Don't look now, but it's almost time for the Scripps National Spelling Bee. The 519 young spellers who qualified for this year's contest will face off in front of a live studio audience in Washington D.C. over a three-day period, and anybody who wants to tune in to the tournament can watch it on ESPN. But what prize do the spelling bee winners get?
The answer is: Quite a few! The first place winner at the Scripps National Spelling Bee will take home a $42,500 cash prize, which includes $40,000 from Scripps and an additional $2,500 from the folks at Merriam-Webster. They'll also receive a complete reference library from Merriam-Webster, $400 worth of reference works from Encyclopædia Britannica, trips to New York City and Hollywood to appear on Live With Kelly & Ryan and Jimmy Kimmel Live!, respectively, and last but not least, an engraved trophy.
The prize money for winning the spelling bee has fluctuated quite a bit over time. In 1926, the first-place winner took home $1,000, according to the St. Petersburg Times; however, that prize was reduced to $500 in 1933 during the Great Depression, and was only raised to $1,000 again in 1956, according to the Wilmington Morning Star. In 1987, the first-place winner received $1,500, according to the Toledo Blade, and by 2005, the grand prize was $5,000, the Associated Press reports.
But even when accounting for inflation, the 2018 contest presents a much bigger financial opportunity for contestants than the tournament did in its early years. The $1,000 prize offered in 1926, for instance, would only be worth a little over $14,000 in 2018 — just one-third of the actual money this year's winner will take home.
Although Scripps has hosted the spelling bee since 1941, the first contest was originally organized by the Louisville Courier-Journal in 1925, according to Scripps. Aside from a three-year hiatus during World War II, it's been held every year since.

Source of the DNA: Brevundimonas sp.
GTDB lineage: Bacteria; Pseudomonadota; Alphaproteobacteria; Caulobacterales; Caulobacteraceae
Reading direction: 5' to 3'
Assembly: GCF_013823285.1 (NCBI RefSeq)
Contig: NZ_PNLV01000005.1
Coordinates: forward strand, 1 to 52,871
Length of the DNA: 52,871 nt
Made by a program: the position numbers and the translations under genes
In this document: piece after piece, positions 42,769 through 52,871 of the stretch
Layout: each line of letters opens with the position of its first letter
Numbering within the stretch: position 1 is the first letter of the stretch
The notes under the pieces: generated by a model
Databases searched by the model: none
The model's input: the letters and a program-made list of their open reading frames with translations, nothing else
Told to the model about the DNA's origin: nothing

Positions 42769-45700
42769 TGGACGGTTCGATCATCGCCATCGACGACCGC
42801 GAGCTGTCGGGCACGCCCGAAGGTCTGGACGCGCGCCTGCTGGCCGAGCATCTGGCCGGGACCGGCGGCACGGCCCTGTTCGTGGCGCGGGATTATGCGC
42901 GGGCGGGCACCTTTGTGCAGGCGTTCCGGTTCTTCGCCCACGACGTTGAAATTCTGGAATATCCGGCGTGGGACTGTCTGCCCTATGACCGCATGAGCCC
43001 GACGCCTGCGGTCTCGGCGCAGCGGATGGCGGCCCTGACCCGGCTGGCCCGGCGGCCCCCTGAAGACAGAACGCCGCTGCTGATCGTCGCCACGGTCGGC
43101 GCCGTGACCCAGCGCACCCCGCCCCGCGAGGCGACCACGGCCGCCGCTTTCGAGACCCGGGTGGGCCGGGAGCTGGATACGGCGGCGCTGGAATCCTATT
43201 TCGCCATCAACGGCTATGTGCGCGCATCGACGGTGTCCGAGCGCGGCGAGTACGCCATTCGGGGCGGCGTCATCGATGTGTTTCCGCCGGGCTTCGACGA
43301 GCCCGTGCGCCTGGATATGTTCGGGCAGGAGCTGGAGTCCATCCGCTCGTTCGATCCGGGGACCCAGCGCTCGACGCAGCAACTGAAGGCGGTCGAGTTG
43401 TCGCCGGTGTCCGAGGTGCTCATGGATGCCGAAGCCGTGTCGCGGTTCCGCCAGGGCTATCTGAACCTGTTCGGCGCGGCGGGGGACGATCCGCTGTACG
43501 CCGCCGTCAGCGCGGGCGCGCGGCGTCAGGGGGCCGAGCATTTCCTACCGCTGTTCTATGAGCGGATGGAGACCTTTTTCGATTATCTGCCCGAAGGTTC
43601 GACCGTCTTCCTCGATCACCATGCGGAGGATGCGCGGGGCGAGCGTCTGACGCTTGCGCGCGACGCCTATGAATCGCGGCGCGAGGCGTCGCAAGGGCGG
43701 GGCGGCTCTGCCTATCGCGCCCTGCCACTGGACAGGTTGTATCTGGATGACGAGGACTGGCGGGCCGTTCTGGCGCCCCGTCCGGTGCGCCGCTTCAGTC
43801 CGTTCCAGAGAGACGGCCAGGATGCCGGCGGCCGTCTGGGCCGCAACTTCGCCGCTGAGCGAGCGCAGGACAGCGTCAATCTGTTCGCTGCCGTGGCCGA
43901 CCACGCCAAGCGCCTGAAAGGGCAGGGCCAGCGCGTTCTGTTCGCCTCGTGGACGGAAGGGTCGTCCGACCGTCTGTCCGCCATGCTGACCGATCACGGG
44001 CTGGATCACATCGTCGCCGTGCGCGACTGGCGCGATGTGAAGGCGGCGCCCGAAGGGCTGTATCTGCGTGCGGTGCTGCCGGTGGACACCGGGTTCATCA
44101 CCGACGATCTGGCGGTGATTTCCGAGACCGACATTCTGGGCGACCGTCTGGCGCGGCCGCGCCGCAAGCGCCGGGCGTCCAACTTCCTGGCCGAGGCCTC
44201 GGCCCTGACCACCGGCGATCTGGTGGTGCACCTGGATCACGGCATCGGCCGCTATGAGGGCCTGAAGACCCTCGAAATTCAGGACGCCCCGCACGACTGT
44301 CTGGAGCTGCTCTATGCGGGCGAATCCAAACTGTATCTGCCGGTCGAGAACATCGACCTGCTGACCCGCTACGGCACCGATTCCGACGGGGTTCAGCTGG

It's changed in several ways over time, however, and not just in regard to the prize money. The first contest featured only nine contestants, according to ABC News; by 1987, a whopping 185 children had entered the contest, according to the Blade, requiring the organizers to split the bee into two days and eliminate the opening practice round that preceded past competitions.
In 2013, Scripps instituted a major change when it added a vocabulary section to the bee for the first time. This was controversial among some contestants, who argued that it represented a deviation from the traditionally spelling-focused contest. However, National Spelling Bee Director Paige Kimble defended the decision, telling the Boston Globe that the goal of the competition "is not only to help students improve their spelling but also to increase their vocabulary, learn concepts, and develop correct English usage that will help them all their lives."
Public interest in the bee has gradually grown over time. Back in 1930, only the last hour of the competition was broadcast (over the radio, by NBC, according to Scripps). Since then, the contest has been aired in full on CNN and ESPN, and was the subject of several successful films in the 2000s, including Bee Season, Akeelah & The Bee and the award-winning documentary Spellbound.
Past spelling bee winners have parlayed their victories into even greater success. Pratyush Buddiga only took home $12,000 after winning the 2002 contest, but he built a career as a star poker player years later. While he hasn't revealed how much he's earned at the poker table, Card Player estimates that Buddiga took home over $6 million in winnings before retiring in 2017.